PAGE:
ceramics | activity book

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What you will find here is a compilation of the posts I made in the blog “archandphil.wordpress.com” during an autumn semester in the seminar “Material Assemblages and Affective Atmospheres” led by Hélène Frichot. The result of all these responses’ compilation is this activity book.

Text of ceramics | activity book

  • material assemblages & affective atmospheres

    architecture+philosophy activity bookby Anna Burgaya

  • table of contents

    introduction

    material assemblages FIG.1 the ceramic brick wall FIG.2howtomakeaceramicfigure FIG.3 Ceramic, the substance and Tile, the form FIG.4 life of piggy

    affective atmospheres FIG.5 ceramics in my feet FIG.6 ceramical roof FIG.7 aggressive atmospheres on pottery

    bibliography

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    57

    109

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    1715

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  • introduction

    WhatyouwillfindhereisacompilationofthepostsImadeintheblog archandphil.wordpress.com during an autumn semester in the seminar Material Assemblages and Affective Atmospheres led by Hlne Frichot. The result of all these posts compilation is this acti-vity book.

    All the thoughts written down here relate the discussions in the semi-nar with one materiality: ceramics. In this way all the writings have a subject in common. I chose ceramics because it is a common-used material in the traditional architecture in the culture I come from. It has also a very moldable way of being produced so one can appreci-ate it in many different forms.

    Thebookhassevenchapters.Eachchapterincludesadrawing(fig-ure) and some text. They both are based on ceramics and the read-ings discussed in the seminar, mentioned in the bibliography. They deal with material-form and affective atmospheres concepts from a philosophical + architectural point of view. At the end of every text you willfindaproposedactivityrelatedwiththeaforementionedconceptsandthefigure.

    This is why I called this an activity book. Sometimes you will need to complete it; be as creative as you want. I hope you enjoy reading-thinking and doing it.

    Anna

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  • 4FIGURE 1

  • the ceramic brick wall

    orthographic drawing describes only form, and relegates material to the empty spaces between the linesKatie Lloyd Thomas, introduction in Material matters, page 1.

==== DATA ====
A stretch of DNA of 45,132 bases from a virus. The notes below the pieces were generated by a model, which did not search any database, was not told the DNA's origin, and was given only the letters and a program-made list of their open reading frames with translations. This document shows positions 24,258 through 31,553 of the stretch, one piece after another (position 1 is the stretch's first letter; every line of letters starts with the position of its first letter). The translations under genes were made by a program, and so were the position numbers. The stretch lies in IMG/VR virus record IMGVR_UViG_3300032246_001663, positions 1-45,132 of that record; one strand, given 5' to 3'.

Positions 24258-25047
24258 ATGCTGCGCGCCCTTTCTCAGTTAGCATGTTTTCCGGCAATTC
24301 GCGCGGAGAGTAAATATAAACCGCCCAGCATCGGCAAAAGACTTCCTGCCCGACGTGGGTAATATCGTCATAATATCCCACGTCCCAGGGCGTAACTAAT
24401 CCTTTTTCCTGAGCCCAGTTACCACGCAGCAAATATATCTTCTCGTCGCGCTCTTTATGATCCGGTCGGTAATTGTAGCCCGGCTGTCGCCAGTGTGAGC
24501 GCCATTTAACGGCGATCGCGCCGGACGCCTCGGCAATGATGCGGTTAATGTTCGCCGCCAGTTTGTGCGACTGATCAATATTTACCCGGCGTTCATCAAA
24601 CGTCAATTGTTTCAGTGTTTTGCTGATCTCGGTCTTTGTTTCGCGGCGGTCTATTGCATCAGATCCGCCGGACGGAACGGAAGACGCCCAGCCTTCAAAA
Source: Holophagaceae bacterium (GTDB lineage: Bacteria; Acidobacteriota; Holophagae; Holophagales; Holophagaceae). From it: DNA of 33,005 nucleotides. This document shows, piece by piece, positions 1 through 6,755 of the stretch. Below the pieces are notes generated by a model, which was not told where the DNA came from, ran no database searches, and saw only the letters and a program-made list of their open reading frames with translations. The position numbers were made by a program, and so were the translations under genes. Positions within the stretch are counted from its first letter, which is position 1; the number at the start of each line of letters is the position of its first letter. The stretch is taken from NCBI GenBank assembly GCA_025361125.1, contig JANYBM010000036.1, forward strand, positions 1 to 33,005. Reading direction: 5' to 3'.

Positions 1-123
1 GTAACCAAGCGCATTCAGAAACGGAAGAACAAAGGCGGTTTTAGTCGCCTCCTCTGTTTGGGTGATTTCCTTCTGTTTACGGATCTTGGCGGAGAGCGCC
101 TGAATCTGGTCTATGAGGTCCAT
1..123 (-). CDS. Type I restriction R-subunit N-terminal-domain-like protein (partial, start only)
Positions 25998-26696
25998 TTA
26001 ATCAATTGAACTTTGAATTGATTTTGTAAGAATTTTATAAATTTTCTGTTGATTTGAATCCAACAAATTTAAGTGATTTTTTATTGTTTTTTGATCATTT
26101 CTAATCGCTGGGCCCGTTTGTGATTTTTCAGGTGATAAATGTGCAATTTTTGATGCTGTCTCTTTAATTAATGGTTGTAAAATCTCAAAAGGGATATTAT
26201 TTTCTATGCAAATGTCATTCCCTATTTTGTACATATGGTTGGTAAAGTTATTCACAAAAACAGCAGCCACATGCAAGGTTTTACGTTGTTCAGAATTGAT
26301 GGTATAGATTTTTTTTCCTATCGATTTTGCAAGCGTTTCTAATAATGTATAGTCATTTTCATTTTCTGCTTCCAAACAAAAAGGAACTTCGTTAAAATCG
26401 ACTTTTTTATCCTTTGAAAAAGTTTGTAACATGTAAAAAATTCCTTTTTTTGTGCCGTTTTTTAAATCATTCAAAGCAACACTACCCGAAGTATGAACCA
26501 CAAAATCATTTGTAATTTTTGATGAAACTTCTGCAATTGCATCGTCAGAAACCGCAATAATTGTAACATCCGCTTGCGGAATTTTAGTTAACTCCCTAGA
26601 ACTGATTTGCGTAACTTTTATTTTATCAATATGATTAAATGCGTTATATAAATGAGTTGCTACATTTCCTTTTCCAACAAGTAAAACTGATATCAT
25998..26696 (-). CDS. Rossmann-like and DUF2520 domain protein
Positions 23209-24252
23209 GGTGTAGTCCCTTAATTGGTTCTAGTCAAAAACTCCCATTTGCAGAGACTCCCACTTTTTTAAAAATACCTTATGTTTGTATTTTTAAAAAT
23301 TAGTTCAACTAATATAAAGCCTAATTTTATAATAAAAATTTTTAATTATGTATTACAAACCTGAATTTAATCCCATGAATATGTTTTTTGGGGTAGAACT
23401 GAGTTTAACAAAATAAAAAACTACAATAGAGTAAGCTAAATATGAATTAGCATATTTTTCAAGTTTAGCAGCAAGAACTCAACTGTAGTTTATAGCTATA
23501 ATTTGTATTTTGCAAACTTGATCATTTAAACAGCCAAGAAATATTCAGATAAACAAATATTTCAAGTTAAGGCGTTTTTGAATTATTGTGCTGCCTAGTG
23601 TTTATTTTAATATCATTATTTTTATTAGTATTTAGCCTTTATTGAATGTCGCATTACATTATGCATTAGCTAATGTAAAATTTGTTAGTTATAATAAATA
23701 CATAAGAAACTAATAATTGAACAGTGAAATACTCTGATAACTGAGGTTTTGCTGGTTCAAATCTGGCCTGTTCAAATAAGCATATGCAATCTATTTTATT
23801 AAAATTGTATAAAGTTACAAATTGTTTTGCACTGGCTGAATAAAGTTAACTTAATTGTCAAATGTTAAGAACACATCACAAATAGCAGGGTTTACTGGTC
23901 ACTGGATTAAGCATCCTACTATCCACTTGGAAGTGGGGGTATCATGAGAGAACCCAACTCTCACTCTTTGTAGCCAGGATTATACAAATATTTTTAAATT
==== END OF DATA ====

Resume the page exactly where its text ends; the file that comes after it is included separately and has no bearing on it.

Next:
Thisfirstreadingintroduceswithaconcept:hylomorphism,privilegingof form over material. Hylo as material and morph as form have an evident relation and they might be perceived equally and balanced. But hylomorphism tends to focus on the formal perception and so the matter gets degraded.

    Wearealsoinfluencedbyformsfirst,andhowthingslooklike.Weget thousands of images everyday, via media, friends, companies,... butitisdifficulttoseebeyondthem;thestoriesbehind,processes,their history of development. We set above our sight rather than the other senses. But sight is sometimes confusing.

    The architects are becoming images sellers. When they give too much importance to the drawing aesthetics, the building craft is negative-ly affected. To solve this, architects and builders need to cooperate, like the shape with the material and form with matter.

    And now the ceramics shows up... as a brick.

    Thearchitectdrawsawall.Shedrawsaroughsketchwiththefirstideas, dimensions, forms, shapes,... just lines. Oh! and it will be made out of ceramic bricks. She forgets about bricks materiality; its surface texture, its weigh, its origins, every piece has a different tone due to the process of manufacturing. An only brick has an appearance but a larger ammount of them, one piled above the other with cement inbe-tween, creates a totally different surface and effect on the wall.

    How should the builder pile the bricks then? Is it up to her knowledge and own decision? What if the drawn wall has some structural mis-takes? What tonality of color would she decide? A dialog is needed!

    ACTIVITY - FIGURE 1 [the brick wall]Can you draw the brick wall thinking about its materiality? Here is a clue: forget about the contour lines.

    5

    material assemblages

  • 6FIGURE 2

  • howtomakeaceramicfigure

    We know nothing about a body until we know what it can doJane Benett, preface in Vibrant Matter, page 7.

    The Jane Benetts Preface in Vibrant Matters is an appeal to make the reader realize the vitality of matter and how lively powers of material formations can alter our moods and environments. But her goal is more ambitious; she defends that if we were more aware of an animate vibrant matter our modes of consumption and production would become more ecological and more materially sustainable.

    IcanrememberthefirsttimeIthoughtaboutmatterasananimatething. It happened during a physics lesson in the school. The teacher started enumerating the different states of the matter; solid, liquid, gas. This was nothing new to me but then he went further on, intro-ducing the term of atom and how it is directly related to the matters different states. Since that day when I try to understand the environ-ment and its matter it comes to my mind an amount of millions of particles. And depending on the matters state they appear: quiet and joint but in tension for solids, partly moving or vibrating for liquids, andseparated,flyingfreefillingtheatmosphereforgas.